Financial Viability for Affordable Housing (AH) is and continues to be a pivotal consideration in relation to the support, and thus the granting of, major residential developments by Local Planning Authorities (LPAs). The matter of viability continues to be one that offers a sticking point to the expectations of delivery of a planning decision within a 13 week window; both in relation to applications being submitted that are not policy compliant (offering a contribution to AH that sits below a policy expectation, often a starting position of 50%) and as such require viability assessment, and the lack of internal resources afforded to LPAs to address the matter. And so the battle begins, Applicant versus an LPA who are ultimately reliant on private sector expertise to underpin their position. The potential conflicts that arise from this duel public/private sector relationship bring forward concerns that are too numerous to list in this word limited blog, however it is the state of play that is currently to hand.
With an emergence of AH becoming a consistent sticking point in applications, and a fundamental under delivery of AH across the UK (for which it is too simplistic an argument to place the blame at the feet of developers) it is no surprise that the issue of viability becomes an independent consultation consideration within the current NPPF consultation process. If it is that the new NPPF is delivered following summer recess, a target that is on track to be met according to Steve Quartermain CBE who advised myself and RICS colleagues this week, the viability update cannot be expected to be too far behind.
The issues surrounding “Existing Use Value plus” (EUV plus) are those that consultants such as myself who address AH await on with interest and/or trepidation. It must be expected that the outcomes of Parkhurst Road Ltd v (1) SoSCLG (2) LB Islington  EWHC 991 (Admin) heavily influence the EUV plus issue, especially considering the Judgment came with the rarity of a Postscript by Mr Justice Holgate which laid out the basis on which Site Value should be assessed going forward. The postscript, however much one can agree with the conclusions, brings forward practical issues that are likely to be faced by developers from Autumn 2018 when addressing viability.
The key issue of Parkhurst was whether the Applicants offer of 10% AH was the “maximum reasonable amount of affordable housing” in the context of policy expectations of 50%. Central was the matter of Benchmark Land Value (BLV), for which neither party was in agreement. Whilst J Holgate ultimately dismissed the case, this was based on the fact that any position taken on BLV ultimately didn’t change the nature of the failed appeal decision. What was important was that J Holgate criticised both parties approach to addressing the issue of circularity in the evidence and failure to accord with the requirements of Para 023 of the NPPG, wherein site value should be assessed on 3 equal principles:
- Reflect policy requirements;
- Provide competitive returns to willing developers and landowners; and
- Be informed by comparable, market-based evidence wherever possible.
The circularity issue is one that is considered to impact on site value principles 1 and 3; developers are basing their EUV on purchase prices which expect to deliver a below target AH contribution and/or an overly optimistic expectation of the amount of development to be delivered. In relation to principle 1; the EUV therefore starts from a position that does not reflect policy requirements. With regard to principle 3, permitting those developments that offer below policy AH based on the “optimistic” EUV artificially inflates market comparables used to support cases, and so the circularity of the issue remains.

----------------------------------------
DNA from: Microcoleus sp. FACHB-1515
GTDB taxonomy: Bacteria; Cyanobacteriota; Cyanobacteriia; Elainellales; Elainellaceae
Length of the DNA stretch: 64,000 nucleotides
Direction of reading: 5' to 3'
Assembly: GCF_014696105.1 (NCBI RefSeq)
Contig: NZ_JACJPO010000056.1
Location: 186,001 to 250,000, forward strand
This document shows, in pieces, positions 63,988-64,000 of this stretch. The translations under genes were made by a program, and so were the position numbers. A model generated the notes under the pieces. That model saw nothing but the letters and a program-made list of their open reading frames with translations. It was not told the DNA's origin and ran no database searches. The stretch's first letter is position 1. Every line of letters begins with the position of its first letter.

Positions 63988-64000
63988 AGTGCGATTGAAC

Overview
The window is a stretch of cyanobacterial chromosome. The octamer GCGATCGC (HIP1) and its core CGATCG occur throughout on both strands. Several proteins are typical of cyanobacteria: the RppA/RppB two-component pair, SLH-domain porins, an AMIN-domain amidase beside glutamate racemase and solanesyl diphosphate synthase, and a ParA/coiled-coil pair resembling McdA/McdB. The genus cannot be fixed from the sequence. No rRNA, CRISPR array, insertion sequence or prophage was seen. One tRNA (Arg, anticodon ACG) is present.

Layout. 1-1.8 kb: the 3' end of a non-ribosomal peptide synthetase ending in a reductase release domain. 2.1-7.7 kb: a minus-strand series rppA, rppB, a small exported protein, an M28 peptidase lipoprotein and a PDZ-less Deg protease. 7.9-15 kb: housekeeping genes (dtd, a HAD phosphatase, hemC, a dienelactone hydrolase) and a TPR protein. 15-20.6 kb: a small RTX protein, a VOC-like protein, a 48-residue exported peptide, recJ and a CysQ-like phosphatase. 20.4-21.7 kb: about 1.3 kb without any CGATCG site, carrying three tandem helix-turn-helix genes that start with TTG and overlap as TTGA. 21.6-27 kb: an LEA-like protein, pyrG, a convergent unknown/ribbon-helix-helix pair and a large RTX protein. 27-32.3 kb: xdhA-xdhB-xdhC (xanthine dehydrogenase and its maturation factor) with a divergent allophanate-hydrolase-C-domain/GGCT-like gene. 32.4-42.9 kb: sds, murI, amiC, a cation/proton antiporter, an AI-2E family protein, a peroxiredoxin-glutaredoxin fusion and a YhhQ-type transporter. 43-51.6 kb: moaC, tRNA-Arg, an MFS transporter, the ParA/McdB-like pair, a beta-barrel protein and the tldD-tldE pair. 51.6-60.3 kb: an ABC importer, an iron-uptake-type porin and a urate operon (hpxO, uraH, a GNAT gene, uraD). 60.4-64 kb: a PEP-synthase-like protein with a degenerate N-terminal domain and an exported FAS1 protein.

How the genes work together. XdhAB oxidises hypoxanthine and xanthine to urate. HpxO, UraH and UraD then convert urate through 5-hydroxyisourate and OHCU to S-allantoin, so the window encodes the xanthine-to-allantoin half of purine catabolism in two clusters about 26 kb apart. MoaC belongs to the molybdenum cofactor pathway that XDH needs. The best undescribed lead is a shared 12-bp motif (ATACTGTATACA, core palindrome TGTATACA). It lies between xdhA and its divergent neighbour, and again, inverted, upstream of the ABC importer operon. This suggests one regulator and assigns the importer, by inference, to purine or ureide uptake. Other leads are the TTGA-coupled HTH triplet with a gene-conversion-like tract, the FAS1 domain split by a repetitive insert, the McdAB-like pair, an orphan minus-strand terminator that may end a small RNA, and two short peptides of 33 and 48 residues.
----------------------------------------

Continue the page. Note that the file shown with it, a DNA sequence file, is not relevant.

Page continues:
J Holgate reiterates that the 3 principles must be met, but also that comparables must be true comparables, reflecting context such as planning policy requirements and circularity influencing the market data and/or transaction price. The concern of such an approach is that when pulling together a viability assessment, where do you gather the true comparables from or what methodology do you take to add context? Whilst the judgment does identify a problematic issue in the market place, where as a developer do you start in seeking to address this, if the value expectations of landowners are heavily influenced by years of viability bringing forward a 20-25% delivery of AH in the marketplace?
If Holgate’s postscript takes hold, and I suspect it might, the likelihood is that addressing matters both in relation to delays in determining applications and the ultimate AH contribution percentage may become more painful for developers before it gets better. Eventually, there would be a realigning of landowner expectations and as such sale prices taking into account a greater delivery of AH on the true comparable principles. But market realignment takes time and what about in the meantime? Well, if Holgate’s words form the basis of updated guidance on viability, this will give the process a jump start, but we await to see if this is the case. My recent advice to developer clients is to be bullish with landowners/agents on sale price expectations given an uplift in AH requirements likely going forward. If this means missing out on sites that would have been attractive 24 months ago, so be it, as they most likely won’t prove attractive in the next 24.
We are in an uncertain period on all matters viability, and only those that are appraising sites with pragmatic forecasting in mind will likely avoid having their fingers burnt on the eventual GDV margins a site will deliver.
MRICS BSc (Hons) RICS Accredited Expert Witness
NextPhase Development Ltd.